"It's very scary," she said. "It's just telling us that they could punish us because our beef, water and even electricity are all from them."

READ IN FULL: Chinese State Council white paper on ‘One Country, Two Systems’ policy in Hong Kong



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This article is now closed to comments

How many people have to die for a stupid crusade?
Let all free men and women stand up and support our fight for democracy under the rule of laws and individual liberty to make responsible choices for all stakeholders in the future of Hong Kong.
We may not win against the powerful tyrannical force determined to cast its dark might over the territory, but our struggle to encourage many more Chinese to fight for our divinely-endowed right of freedom. The corrupt and self-serving tyrants ruling from the Chinese Communist Party will fall. The question remains: What will become of Hong Kong and our compatriots on the Mainland?
I propose that we make Hong Kong to be a bright and shinning example for China's future. May our 7 millions+ residents be the unquenchable-light for the 1.5 billion people north of our border. Free men and women will stand up against tyranny, corruption and injustice!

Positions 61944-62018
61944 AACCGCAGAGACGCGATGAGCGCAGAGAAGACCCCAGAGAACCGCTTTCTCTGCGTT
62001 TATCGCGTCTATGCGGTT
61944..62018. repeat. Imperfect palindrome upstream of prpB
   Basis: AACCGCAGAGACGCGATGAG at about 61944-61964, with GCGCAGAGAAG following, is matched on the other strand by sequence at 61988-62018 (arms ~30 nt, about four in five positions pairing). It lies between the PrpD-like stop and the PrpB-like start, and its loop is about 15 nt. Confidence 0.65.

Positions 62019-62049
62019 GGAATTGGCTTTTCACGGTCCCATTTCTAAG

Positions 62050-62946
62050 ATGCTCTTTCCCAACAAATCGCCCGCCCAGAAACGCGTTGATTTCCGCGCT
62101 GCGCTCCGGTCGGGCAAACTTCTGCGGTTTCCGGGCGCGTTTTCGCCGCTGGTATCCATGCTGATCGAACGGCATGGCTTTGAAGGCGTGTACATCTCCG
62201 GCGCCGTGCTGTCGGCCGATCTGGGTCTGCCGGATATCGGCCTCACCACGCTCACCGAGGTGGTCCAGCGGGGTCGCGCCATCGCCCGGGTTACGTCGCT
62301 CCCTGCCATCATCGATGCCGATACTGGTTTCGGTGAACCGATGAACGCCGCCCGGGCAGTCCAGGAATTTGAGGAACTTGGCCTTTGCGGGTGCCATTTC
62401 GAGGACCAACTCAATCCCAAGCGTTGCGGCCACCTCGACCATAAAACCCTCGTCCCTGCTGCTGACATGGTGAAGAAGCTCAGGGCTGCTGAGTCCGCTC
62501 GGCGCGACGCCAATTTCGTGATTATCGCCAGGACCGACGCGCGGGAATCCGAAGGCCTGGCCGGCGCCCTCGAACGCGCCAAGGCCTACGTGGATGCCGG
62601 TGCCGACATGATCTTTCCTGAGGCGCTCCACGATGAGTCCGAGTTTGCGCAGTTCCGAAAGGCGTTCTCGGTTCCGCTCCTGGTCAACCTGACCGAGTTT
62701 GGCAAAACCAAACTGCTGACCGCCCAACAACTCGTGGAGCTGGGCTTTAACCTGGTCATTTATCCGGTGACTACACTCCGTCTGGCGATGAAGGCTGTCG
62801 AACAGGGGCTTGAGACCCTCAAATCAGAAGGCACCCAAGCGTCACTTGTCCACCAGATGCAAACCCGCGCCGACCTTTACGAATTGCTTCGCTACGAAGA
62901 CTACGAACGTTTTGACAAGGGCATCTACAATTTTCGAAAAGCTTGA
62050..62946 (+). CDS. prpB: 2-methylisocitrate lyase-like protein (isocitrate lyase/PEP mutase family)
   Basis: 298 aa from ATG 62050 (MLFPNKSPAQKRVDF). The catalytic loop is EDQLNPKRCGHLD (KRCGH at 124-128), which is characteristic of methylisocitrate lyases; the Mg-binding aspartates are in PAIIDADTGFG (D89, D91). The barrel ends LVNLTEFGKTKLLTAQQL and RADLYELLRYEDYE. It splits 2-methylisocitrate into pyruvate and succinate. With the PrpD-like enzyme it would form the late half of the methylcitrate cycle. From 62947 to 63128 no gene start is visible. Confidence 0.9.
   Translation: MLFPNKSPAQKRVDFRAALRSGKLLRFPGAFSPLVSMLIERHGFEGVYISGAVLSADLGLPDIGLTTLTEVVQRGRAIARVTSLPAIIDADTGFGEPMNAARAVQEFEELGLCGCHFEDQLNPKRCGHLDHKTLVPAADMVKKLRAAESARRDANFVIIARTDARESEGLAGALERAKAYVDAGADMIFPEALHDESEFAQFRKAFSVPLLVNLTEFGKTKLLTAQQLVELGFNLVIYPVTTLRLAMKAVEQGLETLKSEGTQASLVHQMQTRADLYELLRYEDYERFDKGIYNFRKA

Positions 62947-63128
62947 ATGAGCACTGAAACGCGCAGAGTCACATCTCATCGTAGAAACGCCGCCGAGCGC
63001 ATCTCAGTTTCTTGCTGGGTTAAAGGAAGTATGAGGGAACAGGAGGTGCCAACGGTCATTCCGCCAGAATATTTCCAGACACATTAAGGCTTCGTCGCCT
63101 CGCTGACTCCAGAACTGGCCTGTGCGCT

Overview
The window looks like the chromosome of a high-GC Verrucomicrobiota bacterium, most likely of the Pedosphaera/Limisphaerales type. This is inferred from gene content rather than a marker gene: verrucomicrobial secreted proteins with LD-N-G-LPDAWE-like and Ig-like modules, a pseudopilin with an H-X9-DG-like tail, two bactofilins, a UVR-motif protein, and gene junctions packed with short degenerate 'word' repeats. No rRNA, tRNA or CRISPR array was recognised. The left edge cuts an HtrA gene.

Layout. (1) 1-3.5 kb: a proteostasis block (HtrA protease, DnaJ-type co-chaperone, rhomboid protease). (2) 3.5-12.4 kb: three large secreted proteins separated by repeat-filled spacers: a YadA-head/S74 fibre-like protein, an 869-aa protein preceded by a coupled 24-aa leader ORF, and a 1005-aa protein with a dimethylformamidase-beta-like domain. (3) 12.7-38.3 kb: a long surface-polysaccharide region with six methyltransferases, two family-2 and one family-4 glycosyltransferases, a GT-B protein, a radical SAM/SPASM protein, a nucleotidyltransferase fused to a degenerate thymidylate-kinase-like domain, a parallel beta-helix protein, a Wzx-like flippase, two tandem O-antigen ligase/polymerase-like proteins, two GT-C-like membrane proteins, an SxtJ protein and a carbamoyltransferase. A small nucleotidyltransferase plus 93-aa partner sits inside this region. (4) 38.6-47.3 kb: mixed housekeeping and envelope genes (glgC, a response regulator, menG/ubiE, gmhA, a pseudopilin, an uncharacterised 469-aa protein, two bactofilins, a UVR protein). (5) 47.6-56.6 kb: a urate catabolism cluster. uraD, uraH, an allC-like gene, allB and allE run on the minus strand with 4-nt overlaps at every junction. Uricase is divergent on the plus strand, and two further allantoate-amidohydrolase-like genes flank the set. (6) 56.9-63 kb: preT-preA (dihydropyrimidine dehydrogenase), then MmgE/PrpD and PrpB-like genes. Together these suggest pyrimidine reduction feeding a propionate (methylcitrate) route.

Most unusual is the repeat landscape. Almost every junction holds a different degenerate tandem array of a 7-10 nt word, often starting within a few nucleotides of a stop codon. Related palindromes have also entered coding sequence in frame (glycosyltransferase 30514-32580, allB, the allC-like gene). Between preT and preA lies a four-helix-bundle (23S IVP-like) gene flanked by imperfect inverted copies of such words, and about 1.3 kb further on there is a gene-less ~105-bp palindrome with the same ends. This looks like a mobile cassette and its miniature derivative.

Camal: Did the Cayman Islands declare independence when the British gave them democracy? Why are you Beijing loyalists so insecure? It's really pathetic.

Like Tavis du Preez said, it's not going to be possible for a pro democratic CE to declare independence. If anyone was stupid enough to make a unilateral declaration of independence, then the tanks roll in and China suspends "one country, two systems".

NO one wants to declare independence. People want Beijing to keep its promise and comply with its international obligations.

Hell I'm a moderate too. I don't support public nomination. I agree that only the Nominating Committee can nominating, but the Nominating Committee needs to be semi democratic at the very least and nominate both Pro Beijing loyalists and Pan-democrats.
Camel, your comment is ridiculous! Of course they would not declare independence - how could they, powers within a democratic government are checked and balanced so no individual could possibly do such a thing. Furthermore, the government is bound by law - in HK the Basic Law would not allow such an action.